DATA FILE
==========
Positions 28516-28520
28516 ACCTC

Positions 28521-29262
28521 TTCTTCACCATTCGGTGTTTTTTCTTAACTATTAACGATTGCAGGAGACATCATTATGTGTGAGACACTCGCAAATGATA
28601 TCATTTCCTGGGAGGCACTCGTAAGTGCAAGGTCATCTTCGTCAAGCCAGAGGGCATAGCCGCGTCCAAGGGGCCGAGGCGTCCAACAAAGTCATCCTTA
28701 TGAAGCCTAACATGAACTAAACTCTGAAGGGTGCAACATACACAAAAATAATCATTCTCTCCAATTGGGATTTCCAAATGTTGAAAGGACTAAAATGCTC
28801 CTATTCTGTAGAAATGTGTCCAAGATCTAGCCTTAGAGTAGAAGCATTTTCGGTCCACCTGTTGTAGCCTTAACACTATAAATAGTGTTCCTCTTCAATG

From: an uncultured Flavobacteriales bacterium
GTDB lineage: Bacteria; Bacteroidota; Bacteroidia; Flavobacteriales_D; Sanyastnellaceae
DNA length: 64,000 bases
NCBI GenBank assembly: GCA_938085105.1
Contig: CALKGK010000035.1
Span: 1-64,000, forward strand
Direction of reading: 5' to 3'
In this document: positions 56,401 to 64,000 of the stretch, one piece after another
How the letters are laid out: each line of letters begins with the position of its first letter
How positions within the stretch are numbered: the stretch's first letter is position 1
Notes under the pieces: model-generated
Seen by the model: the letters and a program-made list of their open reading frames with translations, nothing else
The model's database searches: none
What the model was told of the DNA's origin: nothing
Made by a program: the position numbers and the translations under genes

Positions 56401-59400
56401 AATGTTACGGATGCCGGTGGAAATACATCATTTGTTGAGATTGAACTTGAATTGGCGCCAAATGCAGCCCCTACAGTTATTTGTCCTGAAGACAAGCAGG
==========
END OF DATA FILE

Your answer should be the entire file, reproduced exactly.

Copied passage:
Positions 28516-28520
28516 ACCTC

Positions 28521-29262
28521 TTCTTCACCATTCGGTGTTTTTTCTTAACTATTAACGATTGCAGGAGACATCATTATGTGTGAGACACTCGCAAATGATA
28601 TCATTTCCTGGGAGGCACTCGTAAGTGCAAGGTCATCTTCGTCAAGCCAGAGGGCATAGCCGCGTCCAAGGGGCCGAGGCGTCCAACAAAGTCATCCTTA
28701 TGAAGCCTAACATGAACTAAACTCTGAAGGGTGCAACATACACAAAAATAATCATTCTCTCCAATTGGGATTTCCAAATGTTGAAAGGACTAAAATGCTC
28801 CTATTCTGTAGAAATGTGTCCAAGATCTAGCCTTAGAGTAGAAGCATTTTCGGTCCACCTGTTGTAGCCTTAACACTATAAATAGTGTTCCTCTTCAATG

From: an uncultured Flavobacteriales bacterium
GTDB lineage: Bacteria; Bacteroidota; Bacteroidia; Flavobacteriales_D; Sanyastnellaceae
DNA length: 64,000 bases
NCBI GenBank assembly: GCA_938085105.1
Contig: CALKGK010000035.1
Span: 1-64,000, forward strand
Direction of reading: 5' to 3'
In this document: positions 56,401 to 64,000 of the stretch, one piece after another
How the letters are laid out: each line of letters begins with the position of its first letter
How positions within the stretch are numbered: the stretch's first letter is position 1
Notes under the pieces: model-generated
Seen by the model: the letters and a program-made list of their open reading frames with translations, nothing else
The model's database searches: none
What the model was told of the DNA's origin: nothing
Made by a program: the position numbers and the translations under genes

Positions 56401-59400
56401 AATGTTACGGATGCCGGTGGAAATACATCATTTGTTGAGATTGAACTTGAATTGGCGCCAAATGCAGCCCCTACAGTTATTTGTCCTGAAGACAAGCAGG